By Bill Wyman
Updated November 22, 1991 at 05:00 AM EST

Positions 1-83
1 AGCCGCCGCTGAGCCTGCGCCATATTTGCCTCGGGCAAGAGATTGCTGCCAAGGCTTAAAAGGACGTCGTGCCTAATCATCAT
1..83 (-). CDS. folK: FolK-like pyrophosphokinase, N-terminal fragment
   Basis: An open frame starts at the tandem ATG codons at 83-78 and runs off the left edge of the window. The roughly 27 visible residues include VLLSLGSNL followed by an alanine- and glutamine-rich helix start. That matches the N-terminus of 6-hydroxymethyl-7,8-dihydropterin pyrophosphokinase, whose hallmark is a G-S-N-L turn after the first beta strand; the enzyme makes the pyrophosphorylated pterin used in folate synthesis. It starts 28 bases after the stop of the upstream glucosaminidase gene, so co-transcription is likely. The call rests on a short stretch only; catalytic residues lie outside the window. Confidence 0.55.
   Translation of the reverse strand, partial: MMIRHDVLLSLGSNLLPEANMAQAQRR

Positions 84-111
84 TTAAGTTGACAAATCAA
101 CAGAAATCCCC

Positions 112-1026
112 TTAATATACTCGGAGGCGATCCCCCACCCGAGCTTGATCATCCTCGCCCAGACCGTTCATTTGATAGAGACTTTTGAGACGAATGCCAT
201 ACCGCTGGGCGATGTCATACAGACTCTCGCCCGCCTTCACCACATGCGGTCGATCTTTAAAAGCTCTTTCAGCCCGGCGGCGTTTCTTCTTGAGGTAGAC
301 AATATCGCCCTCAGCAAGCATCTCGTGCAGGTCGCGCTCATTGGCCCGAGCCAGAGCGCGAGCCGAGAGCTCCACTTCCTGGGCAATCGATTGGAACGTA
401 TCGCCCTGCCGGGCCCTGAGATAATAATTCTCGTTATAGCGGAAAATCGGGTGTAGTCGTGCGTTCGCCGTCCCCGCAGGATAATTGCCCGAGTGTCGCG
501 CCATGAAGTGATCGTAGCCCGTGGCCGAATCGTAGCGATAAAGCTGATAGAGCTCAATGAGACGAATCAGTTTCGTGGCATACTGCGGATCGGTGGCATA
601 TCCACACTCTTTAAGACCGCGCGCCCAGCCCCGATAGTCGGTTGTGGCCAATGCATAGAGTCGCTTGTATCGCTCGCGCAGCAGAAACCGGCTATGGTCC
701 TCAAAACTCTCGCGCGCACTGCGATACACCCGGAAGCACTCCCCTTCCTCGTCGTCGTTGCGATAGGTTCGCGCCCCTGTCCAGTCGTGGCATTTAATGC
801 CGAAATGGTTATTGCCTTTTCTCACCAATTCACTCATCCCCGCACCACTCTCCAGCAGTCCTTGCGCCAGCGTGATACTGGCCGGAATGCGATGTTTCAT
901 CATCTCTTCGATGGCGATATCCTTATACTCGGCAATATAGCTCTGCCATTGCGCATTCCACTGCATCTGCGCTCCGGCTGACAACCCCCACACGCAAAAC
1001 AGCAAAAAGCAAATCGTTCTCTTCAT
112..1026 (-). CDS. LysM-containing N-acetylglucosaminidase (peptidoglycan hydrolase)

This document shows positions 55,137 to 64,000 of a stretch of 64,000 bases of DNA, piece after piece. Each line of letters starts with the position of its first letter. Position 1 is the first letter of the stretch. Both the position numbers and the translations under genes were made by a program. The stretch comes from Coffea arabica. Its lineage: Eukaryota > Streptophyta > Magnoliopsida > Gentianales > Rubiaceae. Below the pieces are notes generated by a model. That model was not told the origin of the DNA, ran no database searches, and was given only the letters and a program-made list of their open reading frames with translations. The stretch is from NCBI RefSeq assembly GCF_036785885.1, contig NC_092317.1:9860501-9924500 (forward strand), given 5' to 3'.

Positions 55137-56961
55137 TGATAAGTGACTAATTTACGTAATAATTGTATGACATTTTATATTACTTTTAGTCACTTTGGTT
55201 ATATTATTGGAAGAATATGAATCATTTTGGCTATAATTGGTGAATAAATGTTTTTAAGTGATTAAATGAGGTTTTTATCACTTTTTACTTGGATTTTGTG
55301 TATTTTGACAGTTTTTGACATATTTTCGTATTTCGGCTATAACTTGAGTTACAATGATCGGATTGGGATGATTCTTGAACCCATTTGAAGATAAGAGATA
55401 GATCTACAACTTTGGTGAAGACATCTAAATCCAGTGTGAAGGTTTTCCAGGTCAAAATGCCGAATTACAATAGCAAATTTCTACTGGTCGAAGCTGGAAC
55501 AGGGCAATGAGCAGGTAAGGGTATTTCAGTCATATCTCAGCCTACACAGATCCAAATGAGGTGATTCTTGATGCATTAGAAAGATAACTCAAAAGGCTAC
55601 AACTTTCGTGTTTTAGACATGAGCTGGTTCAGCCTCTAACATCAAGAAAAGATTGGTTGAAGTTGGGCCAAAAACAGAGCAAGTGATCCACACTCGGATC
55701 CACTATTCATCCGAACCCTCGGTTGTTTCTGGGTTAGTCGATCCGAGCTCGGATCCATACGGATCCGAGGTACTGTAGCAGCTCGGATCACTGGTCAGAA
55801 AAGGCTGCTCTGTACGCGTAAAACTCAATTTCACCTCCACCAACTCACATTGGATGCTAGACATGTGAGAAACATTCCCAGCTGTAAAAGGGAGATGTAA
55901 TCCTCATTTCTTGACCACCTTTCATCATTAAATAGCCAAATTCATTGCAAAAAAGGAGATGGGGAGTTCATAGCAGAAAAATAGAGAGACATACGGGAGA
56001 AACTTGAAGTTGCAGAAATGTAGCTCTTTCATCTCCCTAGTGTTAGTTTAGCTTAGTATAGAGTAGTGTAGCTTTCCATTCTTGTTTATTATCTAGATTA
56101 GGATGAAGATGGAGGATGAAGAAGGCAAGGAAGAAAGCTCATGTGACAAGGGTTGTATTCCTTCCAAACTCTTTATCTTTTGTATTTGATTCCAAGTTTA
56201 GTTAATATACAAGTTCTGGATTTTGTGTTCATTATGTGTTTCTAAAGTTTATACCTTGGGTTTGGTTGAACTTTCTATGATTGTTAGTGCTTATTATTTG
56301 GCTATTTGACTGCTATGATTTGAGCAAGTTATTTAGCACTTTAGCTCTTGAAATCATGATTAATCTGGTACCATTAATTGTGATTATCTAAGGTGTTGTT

Virtually alone among his 50ish contemporaries, Paul Simon continues to age gracefully. His last two albums — Graceland (1986) and, to a lesser extent, The Rhythm of the Saints (1990) — restored his musical, critical, and commercial credibility; and this year his grand-scale tour, combining elegant renditions of his old songs and rhythmically turbocharged new ones, was a delight. That outing’s climax — a free show by the full 18-member ensemble in Central Park last August — is preserved on a double album, Concert in the Park, which is pristinely recorded, good-natured, and — not least — eminently givable for the upcoming holidays. Only the Grinch will be able to resist the roaring onslaught of ”You Can Call Me Al,” the silky stillness of ”Born at the Right Time,” or the riveting drum barrage of ”The Obvious Child.” Aside from a rather lackluster arrangement of ”Kodachrome” and the way a couple of the quieter songs from ”The Rhythm of the Saints” get lost in the night air, this is an irreproachable set. A